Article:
Versions 1 and 2: Here is St. Patrick’s Breastplate in English prose and in 19th Century lines of a hymn.
Version 3:
We also have St. Patrick’s Breastplate in Gaelic.

You probably remember some of the most famous lines from St. Patrick, such as:
God’s shield to protect me,
God’s host to save me

And also:
Christ with me, Christ before me, Christ behind me,
Christ in me, Christ beneath me, Christ above me.

But, there is so much more to this classic prayer!

corned beef for St. Patrick's Day

Corned beef for St. Patrick’s Day. Photo by Larry Hoffman, courtesy of Flickr

A CHRISTIAN FEAST DAY—AND AN EPIC FESTIVAL

St. Patrick’s Day was made an official Christian feast day by the early 17th century, observed by the Catholic Church, Eastern Orthodox Christians, Lutherans and members of the Church of Ireland. Today, countries the world over offer citizens and tourists Irish-themed foods, drinks and culture on March 17. Dances, processions, performances and more illustrate the vibrancy of Irish history—all set against the very Irish color of green.

In 1996, the Republic of Ireland began the St. Patrick’s Festival to highlight everything Irish to other world citizens; today, the festival lasts five days, attracts more than 1 million visitors and requires 18 months of planning. (Check out the St. Patrick’s Festival website for more.)

RECIPES, CRAFT IDEAS & MORE

Got dreams of hearty Irish stews, hot Reuben sandwiches and cold drinks? Get into the Irish spirit with these recipe ideas (and some crafts, too):

  • A plethora of easy-to-follow recipes, from brisket to soda bread, is at AllRecipes.
  • Kids can get into the spirit of the Irish with craft ideas from Parenting.com.

Shrove Tuesday (Mardi Gras): Christians mark ‘Fat Tuesday’ with tantalizing traditions

Stack of pancakes on plate with raspberries

In the United Kingdom, pancakes have been a part of Shrove Tuesday for so long that the day has all but been renamed “Pancake Day.” Photo courtesy of fshoq! blog.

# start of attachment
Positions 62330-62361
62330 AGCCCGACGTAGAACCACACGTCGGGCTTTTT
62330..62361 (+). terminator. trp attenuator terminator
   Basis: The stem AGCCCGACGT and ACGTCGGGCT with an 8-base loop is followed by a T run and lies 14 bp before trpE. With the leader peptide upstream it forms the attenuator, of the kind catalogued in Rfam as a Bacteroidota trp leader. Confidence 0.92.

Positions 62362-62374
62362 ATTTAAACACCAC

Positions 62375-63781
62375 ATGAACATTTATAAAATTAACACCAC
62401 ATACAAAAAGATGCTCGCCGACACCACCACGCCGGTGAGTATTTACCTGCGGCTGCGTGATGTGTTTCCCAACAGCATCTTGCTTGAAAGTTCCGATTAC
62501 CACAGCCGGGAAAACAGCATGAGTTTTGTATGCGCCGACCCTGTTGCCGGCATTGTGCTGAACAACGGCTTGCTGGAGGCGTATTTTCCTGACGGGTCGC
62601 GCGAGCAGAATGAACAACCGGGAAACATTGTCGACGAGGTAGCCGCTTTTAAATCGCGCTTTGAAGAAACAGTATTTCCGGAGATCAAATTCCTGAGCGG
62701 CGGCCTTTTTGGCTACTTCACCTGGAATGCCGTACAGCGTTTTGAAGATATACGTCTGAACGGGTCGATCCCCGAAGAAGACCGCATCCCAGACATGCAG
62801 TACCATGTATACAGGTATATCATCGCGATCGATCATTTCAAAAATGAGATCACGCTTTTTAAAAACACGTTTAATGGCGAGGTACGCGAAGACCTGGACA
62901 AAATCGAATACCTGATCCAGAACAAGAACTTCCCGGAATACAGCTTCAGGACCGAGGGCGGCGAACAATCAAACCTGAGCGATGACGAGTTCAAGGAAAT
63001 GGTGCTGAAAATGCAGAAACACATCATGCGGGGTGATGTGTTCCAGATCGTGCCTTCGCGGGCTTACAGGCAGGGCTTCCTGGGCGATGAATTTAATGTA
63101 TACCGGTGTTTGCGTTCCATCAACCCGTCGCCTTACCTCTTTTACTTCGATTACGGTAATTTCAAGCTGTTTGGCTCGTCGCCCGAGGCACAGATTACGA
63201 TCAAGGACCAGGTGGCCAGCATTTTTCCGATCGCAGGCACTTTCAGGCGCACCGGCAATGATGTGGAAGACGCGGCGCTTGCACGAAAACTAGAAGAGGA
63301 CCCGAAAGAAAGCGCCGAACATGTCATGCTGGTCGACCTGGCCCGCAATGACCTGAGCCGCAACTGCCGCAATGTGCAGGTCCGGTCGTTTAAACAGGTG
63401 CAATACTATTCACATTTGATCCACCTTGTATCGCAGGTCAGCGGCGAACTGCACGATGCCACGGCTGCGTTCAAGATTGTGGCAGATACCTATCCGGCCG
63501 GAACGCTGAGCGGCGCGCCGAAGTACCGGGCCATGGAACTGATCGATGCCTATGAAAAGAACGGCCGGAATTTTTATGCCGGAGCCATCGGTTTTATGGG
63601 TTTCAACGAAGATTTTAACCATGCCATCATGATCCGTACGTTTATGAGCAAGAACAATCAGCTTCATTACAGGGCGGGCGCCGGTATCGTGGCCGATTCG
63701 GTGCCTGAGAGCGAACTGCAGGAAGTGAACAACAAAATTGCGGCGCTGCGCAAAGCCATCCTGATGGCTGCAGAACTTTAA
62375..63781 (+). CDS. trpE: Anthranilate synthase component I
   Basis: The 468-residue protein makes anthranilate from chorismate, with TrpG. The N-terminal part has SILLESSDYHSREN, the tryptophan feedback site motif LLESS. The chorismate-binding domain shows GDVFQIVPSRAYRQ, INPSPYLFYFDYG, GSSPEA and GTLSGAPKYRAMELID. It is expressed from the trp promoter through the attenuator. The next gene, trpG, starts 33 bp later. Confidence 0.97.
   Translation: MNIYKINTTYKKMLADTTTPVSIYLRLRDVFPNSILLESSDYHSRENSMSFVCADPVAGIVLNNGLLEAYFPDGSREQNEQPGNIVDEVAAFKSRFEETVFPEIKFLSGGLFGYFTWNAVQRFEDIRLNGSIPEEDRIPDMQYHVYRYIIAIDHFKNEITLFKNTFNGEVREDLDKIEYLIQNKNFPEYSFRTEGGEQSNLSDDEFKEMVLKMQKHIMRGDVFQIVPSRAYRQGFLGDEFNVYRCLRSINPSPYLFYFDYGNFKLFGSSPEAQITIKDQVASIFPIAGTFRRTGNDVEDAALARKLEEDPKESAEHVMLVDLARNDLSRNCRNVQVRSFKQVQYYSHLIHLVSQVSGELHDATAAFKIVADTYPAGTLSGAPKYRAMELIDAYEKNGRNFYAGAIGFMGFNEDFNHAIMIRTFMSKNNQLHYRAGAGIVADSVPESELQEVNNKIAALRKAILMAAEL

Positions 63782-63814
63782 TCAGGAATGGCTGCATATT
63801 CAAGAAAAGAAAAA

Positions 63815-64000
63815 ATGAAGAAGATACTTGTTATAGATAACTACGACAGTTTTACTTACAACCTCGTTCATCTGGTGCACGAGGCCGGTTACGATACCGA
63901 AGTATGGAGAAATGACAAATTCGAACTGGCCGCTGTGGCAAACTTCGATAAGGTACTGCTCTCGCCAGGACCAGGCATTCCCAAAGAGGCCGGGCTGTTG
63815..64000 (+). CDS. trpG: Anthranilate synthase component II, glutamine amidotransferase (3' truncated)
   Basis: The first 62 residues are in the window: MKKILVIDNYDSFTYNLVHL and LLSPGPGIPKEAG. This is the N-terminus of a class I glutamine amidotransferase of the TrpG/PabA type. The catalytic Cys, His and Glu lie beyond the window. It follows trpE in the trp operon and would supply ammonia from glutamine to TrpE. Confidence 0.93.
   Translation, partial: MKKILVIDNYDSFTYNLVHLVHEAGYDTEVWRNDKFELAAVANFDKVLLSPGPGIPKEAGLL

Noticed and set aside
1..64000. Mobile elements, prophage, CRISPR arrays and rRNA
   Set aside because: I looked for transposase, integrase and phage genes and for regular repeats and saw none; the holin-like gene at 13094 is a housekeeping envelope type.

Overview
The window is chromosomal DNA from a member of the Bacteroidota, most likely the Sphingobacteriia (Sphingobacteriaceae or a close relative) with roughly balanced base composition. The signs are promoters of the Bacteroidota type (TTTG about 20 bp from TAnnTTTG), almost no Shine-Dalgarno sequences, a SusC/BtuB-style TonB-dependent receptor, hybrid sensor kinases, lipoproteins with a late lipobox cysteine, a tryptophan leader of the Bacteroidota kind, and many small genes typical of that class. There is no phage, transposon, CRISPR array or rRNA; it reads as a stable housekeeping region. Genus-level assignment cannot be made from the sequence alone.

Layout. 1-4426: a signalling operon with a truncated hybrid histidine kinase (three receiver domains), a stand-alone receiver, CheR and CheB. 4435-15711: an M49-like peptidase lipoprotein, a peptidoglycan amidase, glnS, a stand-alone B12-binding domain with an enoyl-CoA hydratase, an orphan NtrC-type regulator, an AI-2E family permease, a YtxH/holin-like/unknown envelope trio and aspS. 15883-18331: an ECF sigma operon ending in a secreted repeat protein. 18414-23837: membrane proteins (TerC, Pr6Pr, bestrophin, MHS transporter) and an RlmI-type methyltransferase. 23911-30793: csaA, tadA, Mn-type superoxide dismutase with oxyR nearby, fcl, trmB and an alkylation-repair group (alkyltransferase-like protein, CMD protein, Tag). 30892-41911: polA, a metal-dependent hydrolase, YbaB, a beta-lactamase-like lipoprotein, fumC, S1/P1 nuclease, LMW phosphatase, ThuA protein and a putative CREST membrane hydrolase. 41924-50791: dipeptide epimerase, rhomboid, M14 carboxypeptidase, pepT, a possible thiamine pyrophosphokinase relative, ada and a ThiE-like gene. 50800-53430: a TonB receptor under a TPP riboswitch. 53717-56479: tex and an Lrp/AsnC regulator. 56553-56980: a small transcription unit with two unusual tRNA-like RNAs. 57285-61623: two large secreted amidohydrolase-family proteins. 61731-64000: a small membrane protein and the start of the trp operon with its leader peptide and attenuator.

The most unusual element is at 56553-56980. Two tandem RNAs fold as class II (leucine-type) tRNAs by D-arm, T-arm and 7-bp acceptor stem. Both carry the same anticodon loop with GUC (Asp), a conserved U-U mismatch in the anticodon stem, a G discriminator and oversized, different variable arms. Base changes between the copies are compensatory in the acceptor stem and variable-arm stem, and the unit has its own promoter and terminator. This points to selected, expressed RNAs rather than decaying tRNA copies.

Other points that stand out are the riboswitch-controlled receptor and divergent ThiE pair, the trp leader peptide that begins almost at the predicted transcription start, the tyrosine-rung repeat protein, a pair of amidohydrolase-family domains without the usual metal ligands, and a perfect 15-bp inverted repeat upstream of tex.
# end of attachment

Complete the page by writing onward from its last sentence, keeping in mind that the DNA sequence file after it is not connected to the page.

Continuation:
TUESDAY, MARCH 1: Shrove Tuesday, Mardi Gras, Carnivale, Pancake Day—all describe the massive celebration that takes place one day before the start of the Christian season of Lent, this year celebrated on March 1. So empty those cupboards and refrigerators and dine on in sweet paczkis, delicate crepes, spongy pancakes and even a King Cake, before beginning the fast that begins the Western Christian Lenten season.

Woman holding stack of three paczki donuts, Fat Tuesay

Paczkis are a popular treat on Mardi Gras, or Fat Tuesday. Photo by Kurman Communications, Inc., courtesy of Flickr

SHROVE TUESDAY, CARNE LEVARE & PANCAKES

For centuries, Christians have gathered their supply of sugar, butter, eggs and other rich foods on Fat Tuesday, cooking up an array of tempting treats and clearing the home of these foods in anticipation of Lenten fasting. In England, pancakes are topped with fruits and creams, cooking herbs and other savory flavors; in Poland and Lithuania, fried donuts and paczkis are more common. Swedes and Finns cook up semla pastries, and in the United States—well, any number of these treats can be seen on Fat Tuesday.

Did you know? In the UK and Ireland, the week prior to Ash Wednesday is known as “Shrovetide,” ending on Shrove Tuesday and always involving pancakes. Shrove Tuesday is derived from the word shrive, which means, “to confess.”

Originally, Fat Tuesday (or, in French, Mardi Gras) was known as “Shrove Tuesday,” which derived from shrive, meaning, “to confess.” Tradition has it that Christians not only clear indulgence from their systems in a physical way on Fat Tuesday, but also clear themselves on a spiritual level, too. Confession has long been common on the day before Ash Wednesday, so that Lent may begin with a “clear plate.”

Bread & faith: Find an array of bread-based recipes, along with stories of the deep connection between baking together and and sharing various faith traditions, in the book Flavors of Faith: Holy Breads.